PlantFiles is getting a new look! Just in time for spring, we're rolling out a new look for the best online plants database. It will also work with your smart phones and mobile devices, so now you can take it with you on garden center visits or botanical garden tours. Questions or comments? Please post them here.

Butterfly Daffodil
Narcissus 'Tiritomba'

Family: Amaryllidaceae (am-uh-ril-id-AY-see-ee) (Info)
Genus: Narcissus (nar-SIS-us) (Info)
Cultivar: Tiritomba
» View all varieties of Daffodils

Division:

Division 11 - Split-cupped

Height:

12-18 in. (30-45 cm)

Spacing:

6-9 in. (15-22 cm)

Bloom Time:

Late Winter/Early Spring

Mid Spring

Hardiness:

USDA Zone 5a: to -28.8 C (-20 F)

USDA Zone 5b: to -26.1 C (-15 F)

USDA Zone 6a: to -23.3 C (-10 F)

USDA Zone 6b: to -20.5 C (-5 F)

USDA Zone 7a: to -17.7 C (0 F)

USDA Zone 7b: to -14.9 C (5 F)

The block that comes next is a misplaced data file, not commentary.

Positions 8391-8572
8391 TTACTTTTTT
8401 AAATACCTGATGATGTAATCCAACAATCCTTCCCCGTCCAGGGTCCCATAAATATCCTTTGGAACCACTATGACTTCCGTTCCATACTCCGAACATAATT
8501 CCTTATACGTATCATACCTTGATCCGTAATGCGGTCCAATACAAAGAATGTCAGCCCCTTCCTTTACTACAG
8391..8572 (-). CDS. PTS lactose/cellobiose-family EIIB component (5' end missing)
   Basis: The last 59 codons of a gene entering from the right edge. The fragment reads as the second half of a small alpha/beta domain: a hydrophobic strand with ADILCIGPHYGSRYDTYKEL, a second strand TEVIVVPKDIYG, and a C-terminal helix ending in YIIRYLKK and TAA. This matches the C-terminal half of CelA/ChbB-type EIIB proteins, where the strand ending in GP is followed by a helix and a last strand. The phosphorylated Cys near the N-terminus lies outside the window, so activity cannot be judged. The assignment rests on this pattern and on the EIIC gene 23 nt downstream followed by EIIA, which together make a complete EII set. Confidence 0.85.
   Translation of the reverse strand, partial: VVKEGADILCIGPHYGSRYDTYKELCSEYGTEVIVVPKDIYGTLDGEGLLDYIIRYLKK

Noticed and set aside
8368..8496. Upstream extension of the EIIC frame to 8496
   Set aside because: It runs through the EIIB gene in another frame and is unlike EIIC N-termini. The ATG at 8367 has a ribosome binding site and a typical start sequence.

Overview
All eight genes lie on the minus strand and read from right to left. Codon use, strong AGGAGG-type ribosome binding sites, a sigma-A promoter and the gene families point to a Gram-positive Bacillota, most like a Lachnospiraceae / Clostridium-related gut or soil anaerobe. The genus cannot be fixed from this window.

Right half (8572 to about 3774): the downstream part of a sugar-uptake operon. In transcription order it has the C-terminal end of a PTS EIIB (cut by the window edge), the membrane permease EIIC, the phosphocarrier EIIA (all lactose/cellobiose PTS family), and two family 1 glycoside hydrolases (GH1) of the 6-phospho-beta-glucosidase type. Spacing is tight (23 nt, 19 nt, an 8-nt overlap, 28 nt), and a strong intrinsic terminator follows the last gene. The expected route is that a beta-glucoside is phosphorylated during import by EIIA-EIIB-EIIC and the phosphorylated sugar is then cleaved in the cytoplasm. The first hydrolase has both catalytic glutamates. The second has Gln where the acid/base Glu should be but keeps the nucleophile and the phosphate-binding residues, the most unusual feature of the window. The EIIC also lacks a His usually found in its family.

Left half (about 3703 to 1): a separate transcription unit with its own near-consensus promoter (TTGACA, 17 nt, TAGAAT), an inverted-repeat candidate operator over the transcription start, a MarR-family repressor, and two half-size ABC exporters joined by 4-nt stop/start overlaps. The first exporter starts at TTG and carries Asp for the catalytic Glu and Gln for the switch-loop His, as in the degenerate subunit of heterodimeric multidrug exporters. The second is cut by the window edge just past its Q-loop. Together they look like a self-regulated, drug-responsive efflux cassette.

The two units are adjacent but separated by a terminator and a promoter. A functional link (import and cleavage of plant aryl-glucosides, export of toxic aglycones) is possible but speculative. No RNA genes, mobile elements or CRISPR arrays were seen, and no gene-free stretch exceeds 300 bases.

USDA Zone 8a: to -12.2 C (10 F)

USDA Zone 8b: to -9.4 C (15 F)

USDA Zone 9a: to -6.6 C (20 F)

USDA Zone 9b: to -3.8 C (25 F)

Sun Exposure:

Full Sun

Sun to Partial Shade

Danger:

Unknown - Tell us

Bloom Color:

Orange

Red-Orange

Gold (Yellow-Orange)

Cream/Tan

Foliage:

Unknown - Tell us

Other details:

Average Water Needs; Water regularly; do not overwater

This plant is resistant to deer

Flowers are good for cutting

Soil pH requirements:

Unknown - Tell us

Patent Information:

Unknown - Tell us

Propagation Methods:

By dividing rhizomes, tubers, corms or bulbs (including offsets)

Seed Collecting:

Unknown - Tell us

Regional

This plant has been said to grow in the following regions:

North Bend, Washington

Gardeners' Notes:

0
positives
1
neutral
0
negatives
RatingContent
Neutral

On Mar 25, 2014, Terri1948 from Yorkshire
wrote:

My main grouch about this lovely plant is that the size and weight of it's blooms makes it 'top heavy'. For that reason you can never see the full beauty of the flowers unless the plant is staked. It wouldn't be a good plant to grow en masse with other narcissus for that reason.
That said, it is a very attractive plant when staked so that the flowers can be seen properly.
I grow mine as a small-ish clump on it's own.
I probably wouldn't bother buying it again had I been aware of this problem.